BT has dropped plans to continue with the hugely unpopular Phorm Webwise targeted advertising software.
The company, who has in the past been guilty of trialling the software without customers even knowing, has decided to drop out – apparently due to their commitment of investing £1.5bn into a super-fast broadband network for 10 million homes by 2012. It is reported that privately, however, bosses have become worried about the backlash against Phorm.
Phorm are playing down the damage caused by BT’s withdrawal – stating that there is still plenty of interest in their Webwise software. The BT decision comes on the back of a series of other knocks for Phorm though – Amazon, The Guardian, The FT and Wikipedia has all stated they won’t be using Phorm and the BBC also has also stated they are not currently interested.
(via The Guardian)
The UK Home Office has been accused of being in bed with Phorm after emails have come to light that show the government asking if the ad-targeting firm would be “comforted” by its position.
The Home Office appears to have been in discussion with the company over the advice it was drawing up for the public in relation to targeted advertising, though it has denied that it has provided “any advice to Phorm directly relating to possible criminal liability for the operation of their advertising platform in the UK”.
The emails, which were obtained by a member of the public following a freedom of information request, show Phorm repeatedly asking the department if it “has no objection to the marketing and operation of the Phorm product in the UK”.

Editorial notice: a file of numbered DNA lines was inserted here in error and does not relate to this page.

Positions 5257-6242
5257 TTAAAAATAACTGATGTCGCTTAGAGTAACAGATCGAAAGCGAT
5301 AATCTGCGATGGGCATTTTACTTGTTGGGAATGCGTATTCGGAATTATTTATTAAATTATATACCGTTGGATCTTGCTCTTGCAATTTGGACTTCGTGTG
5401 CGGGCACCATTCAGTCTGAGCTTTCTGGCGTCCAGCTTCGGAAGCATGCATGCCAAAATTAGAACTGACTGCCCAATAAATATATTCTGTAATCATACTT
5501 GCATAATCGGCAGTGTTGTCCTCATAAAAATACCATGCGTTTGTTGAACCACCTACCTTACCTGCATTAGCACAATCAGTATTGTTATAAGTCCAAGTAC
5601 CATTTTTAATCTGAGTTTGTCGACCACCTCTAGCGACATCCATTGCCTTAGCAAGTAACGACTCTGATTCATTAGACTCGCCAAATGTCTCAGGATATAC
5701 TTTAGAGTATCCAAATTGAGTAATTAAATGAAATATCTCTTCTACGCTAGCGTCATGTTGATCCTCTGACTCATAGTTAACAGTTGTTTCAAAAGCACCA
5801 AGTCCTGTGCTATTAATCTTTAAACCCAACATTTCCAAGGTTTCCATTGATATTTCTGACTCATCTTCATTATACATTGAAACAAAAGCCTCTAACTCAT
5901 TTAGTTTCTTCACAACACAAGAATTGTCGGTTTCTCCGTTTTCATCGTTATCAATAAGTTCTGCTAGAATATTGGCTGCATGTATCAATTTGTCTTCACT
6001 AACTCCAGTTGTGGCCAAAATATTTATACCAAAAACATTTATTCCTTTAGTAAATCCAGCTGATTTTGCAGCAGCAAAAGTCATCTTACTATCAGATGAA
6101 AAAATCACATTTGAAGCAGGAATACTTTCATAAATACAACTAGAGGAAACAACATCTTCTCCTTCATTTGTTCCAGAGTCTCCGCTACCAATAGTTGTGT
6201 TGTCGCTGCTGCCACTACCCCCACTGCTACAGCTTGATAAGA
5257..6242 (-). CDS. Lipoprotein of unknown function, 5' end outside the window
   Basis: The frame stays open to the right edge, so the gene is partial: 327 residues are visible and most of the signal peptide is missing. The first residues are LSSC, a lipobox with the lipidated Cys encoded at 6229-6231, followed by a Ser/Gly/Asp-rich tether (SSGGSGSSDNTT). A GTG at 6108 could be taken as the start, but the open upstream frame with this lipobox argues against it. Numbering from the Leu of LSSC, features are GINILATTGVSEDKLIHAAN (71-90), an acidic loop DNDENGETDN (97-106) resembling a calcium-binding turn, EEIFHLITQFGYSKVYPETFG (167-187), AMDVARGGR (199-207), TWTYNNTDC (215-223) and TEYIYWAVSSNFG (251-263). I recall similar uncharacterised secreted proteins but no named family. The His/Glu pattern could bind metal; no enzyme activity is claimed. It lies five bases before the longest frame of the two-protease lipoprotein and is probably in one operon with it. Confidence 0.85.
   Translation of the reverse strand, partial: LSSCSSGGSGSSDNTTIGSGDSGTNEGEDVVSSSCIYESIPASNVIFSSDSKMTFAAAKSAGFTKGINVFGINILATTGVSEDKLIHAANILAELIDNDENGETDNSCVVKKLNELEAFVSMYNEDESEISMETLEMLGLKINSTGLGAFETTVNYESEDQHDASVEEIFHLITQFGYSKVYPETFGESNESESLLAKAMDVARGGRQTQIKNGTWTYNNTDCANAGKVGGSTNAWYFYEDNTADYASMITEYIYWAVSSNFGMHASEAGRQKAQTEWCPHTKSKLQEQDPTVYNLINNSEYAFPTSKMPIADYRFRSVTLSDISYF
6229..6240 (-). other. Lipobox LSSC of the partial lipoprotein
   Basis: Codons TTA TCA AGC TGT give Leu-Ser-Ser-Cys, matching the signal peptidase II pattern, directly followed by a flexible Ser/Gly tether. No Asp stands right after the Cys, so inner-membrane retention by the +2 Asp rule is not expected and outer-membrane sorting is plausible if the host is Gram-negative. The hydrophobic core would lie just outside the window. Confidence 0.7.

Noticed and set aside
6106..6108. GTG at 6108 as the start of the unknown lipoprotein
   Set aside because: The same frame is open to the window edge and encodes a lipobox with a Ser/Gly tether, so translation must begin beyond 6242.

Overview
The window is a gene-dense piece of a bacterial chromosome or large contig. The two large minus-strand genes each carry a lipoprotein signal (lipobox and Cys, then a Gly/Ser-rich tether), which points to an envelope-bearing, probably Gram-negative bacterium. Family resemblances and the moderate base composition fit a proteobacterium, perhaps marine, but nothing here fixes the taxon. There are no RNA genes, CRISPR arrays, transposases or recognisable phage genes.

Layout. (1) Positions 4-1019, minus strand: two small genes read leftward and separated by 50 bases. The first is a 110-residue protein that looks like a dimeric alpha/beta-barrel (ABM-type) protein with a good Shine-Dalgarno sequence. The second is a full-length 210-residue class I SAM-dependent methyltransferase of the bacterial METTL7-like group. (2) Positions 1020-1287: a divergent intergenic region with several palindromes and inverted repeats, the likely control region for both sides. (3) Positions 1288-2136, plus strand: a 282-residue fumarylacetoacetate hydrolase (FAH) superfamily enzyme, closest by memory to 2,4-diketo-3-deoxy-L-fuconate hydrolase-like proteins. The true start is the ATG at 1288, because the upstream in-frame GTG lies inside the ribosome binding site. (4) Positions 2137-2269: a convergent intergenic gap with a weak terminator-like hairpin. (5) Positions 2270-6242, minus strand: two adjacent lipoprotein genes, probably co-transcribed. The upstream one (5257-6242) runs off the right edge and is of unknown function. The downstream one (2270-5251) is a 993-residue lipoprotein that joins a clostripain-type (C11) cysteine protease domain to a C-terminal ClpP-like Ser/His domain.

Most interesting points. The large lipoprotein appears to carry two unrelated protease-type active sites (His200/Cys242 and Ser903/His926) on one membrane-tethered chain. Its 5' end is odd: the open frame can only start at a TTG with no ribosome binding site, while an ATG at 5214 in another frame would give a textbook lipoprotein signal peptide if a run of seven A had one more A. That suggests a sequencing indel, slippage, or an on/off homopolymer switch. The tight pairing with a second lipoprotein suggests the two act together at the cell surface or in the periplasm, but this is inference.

Liberal Democrat spokeswoman on Home Affairs, Baroness Sue Miller, said:
“My jaw dropped when I saw the Freedom of Information exchanges. The fact the Home Office asks the very company they are worried is actually falling outside the laws whether the draft interpretation of the law is correct is completely bizarre.”
Meanwhile, the company has launched a website – //www.stopphoulplay.com/ – which it says aims to stop the misinformation surrounding the technology.
Following in the footsteps of Amazon, the Wikimedia Foundation has announced that it too will be blocking user-profiling software Phorm from scanning its site.
Interestingly, the blog post announcing the move mentioned that Wikimedia had an internal discussion about whether blocking the tech would mean legitimizing it. Many websites are ignoring Phorm entirely, wanting to have nothing to do with it whatsoever.
Wikimedia’s opt-out will mean that nothing hosted on Wikipedia, Wikiquote, Wikimedia, Wikibooks, Wikinews, Wikisource or Wiktionary will be able to be tracked by the spyware. As those sites tend to rank very highly in search engines, it’s a big blow to Phorm. It also begins a rolling ball that could see all major websites blocking the service.
(via Wikimedia Tech Blog)
Controversial ad-targeting system Phorm will be blocked from scanning Amazon’s website, according to a statement released by the company this afternoon. It’s not alone – LiveJournal, mySociety and Netmums will also be off-limits.